During 1997, Campbell Tiu Campbell Inc., an architectural and urban planning firm at 1326 S. Michigan Ave., worked with the Taylor advisory councils and those at other developments along South State Street.

The CHA’s April 1998 summary of the plan for Taylor A, which incorporated the work of Campbell, proposed demolishing all 12 high-rises, with 1,671 units, in three phases over 10 years.

The Taylor A council opposes the plan because it “strayed too far from what was in the interests of the residents,” said Shahshak B. Levi, a resident of 4331 S. Federal St. and member since 1996. Because of the federal requirement to increase the number of higher-income families, only 363 of 726 replacement units will go to low-income public housing residents.

Few residents came to the planning meetings, held throughout 1997. Sign-in sheets collected by Campbell show that 17 residents attended at least one meeting for Taylor A, and a total of four residents attended the five sessions for Taylor B.

Susan Campbell, vice president of Campbell, said “we made it clear [to the CHA] we were not community organizers. We looked on the LAC presidents and any resources the CHA could provide” to produce turnout, she added.

Taylor B Council President Mildred Dennis, who attended four meetings, said every building president was “invited but [most] did not participate. Nobody thought [demolition] would really occur.” Three Taylor B buildings fell in 1998, and demolition began last month on two more.

Barbara Moore, building president of 5266 S. State St., offers a different view. “I was supposed to have been on the planning committee but nobody contacted me or told me anything.” Moore said. CHA officials told residents in March that they wanted the building closed by October, she said. But officials could not tell the Reporter which buildings will close this year.

“By my working, I couldn’t go to the meetings,” said Patricia Cathery, 42, former president of 5001 S. Federal St., now vacant. All of the meetings were held during working hours, CHA minutes show.

The dissent was apparent in the Dec. 22 CHA-wide local advisory council elections. Taylor A tenants elected Cora Dillard, 33, a nine-year resident of 4444 S. State St., over incumbent Mattie McCoy.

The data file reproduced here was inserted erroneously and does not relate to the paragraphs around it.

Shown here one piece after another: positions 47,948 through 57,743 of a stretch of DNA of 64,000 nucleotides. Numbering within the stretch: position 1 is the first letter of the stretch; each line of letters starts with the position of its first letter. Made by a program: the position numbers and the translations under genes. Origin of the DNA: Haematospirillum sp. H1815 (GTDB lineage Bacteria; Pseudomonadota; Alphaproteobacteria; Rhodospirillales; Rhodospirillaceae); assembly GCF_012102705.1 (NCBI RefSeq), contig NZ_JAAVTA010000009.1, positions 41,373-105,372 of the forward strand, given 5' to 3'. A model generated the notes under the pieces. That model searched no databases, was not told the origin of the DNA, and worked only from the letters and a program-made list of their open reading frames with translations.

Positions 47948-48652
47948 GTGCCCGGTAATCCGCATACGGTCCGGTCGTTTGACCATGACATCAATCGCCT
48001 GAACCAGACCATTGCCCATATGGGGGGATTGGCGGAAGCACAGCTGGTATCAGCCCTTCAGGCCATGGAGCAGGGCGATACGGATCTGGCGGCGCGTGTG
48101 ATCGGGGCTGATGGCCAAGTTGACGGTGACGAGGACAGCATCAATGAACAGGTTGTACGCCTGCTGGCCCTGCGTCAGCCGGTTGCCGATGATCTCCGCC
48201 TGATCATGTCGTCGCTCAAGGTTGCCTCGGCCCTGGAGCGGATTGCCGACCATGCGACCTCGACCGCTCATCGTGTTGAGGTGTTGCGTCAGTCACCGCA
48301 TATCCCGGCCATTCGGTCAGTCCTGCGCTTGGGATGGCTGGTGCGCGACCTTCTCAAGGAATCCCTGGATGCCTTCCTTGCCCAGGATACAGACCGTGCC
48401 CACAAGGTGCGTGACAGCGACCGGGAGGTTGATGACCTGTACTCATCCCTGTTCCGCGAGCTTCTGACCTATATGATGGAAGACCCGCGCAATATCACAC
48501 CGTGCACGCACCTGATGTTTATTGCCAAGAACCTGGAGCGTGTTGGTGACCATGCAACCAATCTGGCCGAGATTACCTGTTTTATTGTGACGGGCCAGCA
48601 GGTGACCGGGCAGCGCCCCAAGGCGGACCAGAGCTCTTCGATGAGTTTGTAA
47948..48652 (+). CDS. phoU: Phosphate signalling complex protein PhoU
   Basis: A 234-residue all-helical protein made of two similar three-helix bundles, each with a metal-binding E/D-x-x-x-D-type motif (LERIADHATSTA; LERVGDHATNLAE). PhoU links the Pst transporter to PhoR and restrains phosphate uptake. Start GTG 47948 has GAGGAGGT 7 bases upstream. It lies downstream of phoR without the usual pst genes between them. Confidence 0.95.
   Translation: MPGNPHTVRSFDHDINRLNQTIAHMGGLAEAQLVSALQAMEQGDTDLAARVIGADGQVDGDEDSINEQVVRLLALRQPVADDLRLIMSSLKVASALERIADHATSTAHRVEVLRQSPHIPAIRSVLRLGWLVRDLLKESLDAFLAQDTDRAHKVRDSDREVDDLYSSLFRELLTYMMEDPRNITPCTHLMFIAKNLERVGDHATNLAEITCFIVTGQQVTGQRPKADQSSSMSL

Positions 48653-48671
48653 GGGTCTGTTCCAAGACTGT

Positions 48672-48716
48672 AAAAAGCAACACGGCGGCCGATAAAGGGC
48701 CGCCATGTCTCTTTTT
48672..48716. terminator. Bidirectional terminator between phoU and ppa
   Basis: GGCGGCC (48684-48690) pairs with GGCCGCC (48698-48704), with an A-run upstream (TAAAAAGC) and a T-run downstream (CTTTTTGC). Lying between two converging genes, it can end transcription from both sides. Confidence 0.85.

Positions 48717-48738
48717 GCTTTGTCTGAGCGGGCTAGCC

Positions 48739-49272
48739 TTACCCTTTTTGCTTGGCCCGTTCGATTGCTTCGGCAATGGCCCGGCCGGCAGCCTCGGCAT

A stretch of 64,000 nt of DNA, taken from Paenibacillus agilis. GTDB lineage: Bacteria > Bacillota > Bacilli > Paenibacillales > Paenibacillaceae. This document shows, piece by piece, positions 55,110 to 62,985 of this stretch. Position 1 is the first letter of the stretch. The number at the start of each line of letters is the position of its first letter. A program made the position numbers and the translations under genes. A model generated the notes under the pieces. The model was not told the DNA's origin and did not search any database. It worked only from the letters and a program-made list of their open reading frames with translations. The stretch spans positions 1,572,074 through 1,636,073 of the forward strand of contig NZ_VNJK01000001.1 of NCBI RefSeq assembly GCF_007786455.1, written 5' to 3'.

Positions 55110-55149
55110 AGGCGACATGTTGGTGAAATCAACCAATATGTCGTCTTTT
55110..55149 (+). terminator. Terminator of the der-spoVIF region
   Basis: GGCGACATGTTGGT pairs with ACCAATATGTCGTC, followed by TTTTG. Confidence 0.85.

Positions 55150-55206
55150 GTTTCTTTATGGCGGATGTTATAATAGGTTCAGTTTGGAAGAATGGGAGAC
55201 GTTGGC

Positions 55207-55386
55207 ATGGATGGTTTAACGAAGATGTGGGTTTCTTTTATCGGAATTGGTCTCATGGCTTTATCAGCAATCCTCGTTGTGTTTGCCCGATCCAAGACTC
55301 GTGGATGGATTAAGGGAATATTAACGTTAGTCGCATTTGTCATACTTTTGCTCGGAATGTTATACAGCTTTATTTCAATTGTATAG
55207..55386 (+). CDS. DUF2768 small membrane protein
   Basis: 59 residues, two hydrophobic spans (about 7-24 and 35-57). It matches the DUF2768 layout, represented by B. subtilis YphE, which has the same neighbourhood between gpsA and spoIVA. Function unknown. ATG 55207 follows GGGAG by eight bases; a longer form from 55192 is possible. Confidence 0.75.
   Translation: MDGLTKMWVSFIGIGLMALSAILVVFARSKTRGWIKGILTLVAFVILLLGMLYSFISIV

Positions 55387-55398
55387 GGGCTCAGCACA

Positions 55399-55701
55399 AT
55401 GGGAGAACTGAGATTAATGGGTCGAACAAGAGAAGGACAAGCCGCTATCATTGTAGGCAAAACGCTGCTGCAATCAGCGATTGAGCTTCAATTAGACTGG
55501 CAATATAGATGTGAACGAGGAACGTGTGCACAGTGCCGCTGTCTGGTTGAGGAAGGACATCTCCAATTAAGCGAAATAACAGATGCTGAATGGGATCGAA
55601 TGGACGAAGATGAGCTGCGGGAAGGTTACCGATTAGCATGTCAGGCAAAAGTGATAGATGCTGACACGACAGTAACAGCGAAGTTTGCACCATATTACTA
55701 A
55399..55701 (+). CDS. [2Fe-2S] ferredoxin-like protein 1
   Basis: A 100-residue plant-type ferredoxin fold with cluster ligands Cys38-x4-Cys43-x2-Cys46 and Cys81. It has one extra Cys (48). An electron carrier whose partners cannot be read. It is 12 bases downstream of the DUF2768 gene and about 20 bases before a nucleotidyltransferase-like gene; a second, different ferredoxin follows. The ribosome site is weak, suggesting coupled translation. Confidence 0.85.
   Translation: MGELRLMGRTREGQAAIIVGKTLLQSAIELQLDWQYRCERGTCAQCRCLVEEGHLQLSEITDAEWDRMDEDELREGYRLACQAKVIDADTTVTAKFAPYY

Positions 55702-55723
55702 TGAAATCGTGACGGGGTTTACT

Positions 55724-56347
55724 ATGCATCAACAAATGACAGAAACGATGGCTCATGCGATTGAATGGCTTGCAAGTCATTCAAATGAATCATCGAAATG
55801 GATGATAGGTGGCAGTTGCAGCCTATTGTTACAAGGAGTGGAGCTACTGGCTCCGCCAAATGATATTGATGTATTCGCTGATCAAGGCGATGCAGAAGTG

Dillard said nine of the 11 building presidents supported her position that the few who attended the meetings “could not decide the fate of the whole development.” McCoy could not be reached for comment.

The new advisory council asked the Voorhees Center to help conduct four Saturday workshops, in March and April, to educate residents about the strategic plans and develop a new survey.

Tyrone Galtney, a Taylor resident from 1990 to 1996 and volunteer organizer for the Taylor A council, said 35 residents attended the workshops. Since April, the council has hosted evening planning meetings for 10 of 12 Taylor A buildings, drawing an average of 20 residents.

Galtney said the residents hope the council’s survey will help make the “government see and begin to understand that the residents have their own minds and their own beliefs. And they have the potential to work and rebuild their community, with professional training.”

Patricia Wright, associate director of the Voorhees Center, concedes the residents’ effort had a point of view and was “not your traditional scientific survey.” But the workshops were designed to ensure that residents were presented housing choices that “were fair and gave the full range of possibilities,” she said.

Missing Home

Former council President Cathery called 5001 S. Federal St. home for 22 years until January, when a Section 8 subsidy took her to an apartment in Greater Grand Crossing on the South Side. But her new neighborhood is no safer. “There are still gangs hanging out,” she said. Although “it’s a blessing, I don’t have to wait for an elevator. I miss home.”

Cathery looked at at least 30 South Side apartments for five months, she said. When landlords heard she had a teenage daughter, many said, “we’ll call you back,” but never did.

Cathery, who now returns to Taylor to work as a janitor, calls it “my roots.” Public housing provided her five children with a four-bedroom apartment, where a room could “handle three beds and still not be crowded,” she said.

Pamela Carter, 41, lives at at 5266 S. State St. with four of her teenage children and one adopted newborn. She works part time as an attendance officer at nearby Mary C. Terrell Elementary School, 5410 S. State St., she said.

Section 8 would force her out of the neighborhood where her children are “doing just great in school,” and expose them to gangs.

She pointed to a vast empty field south of her building, where three high-rises were demolished last summer, and wondered: “Why can’t they start building now, so we can see some hope?”

This report is fifth in a series, “The Transformation of Public Housing,” an investigation of the historic changes underway in Chicago’s public housing. It is supported by the Woods Fund of Chicago.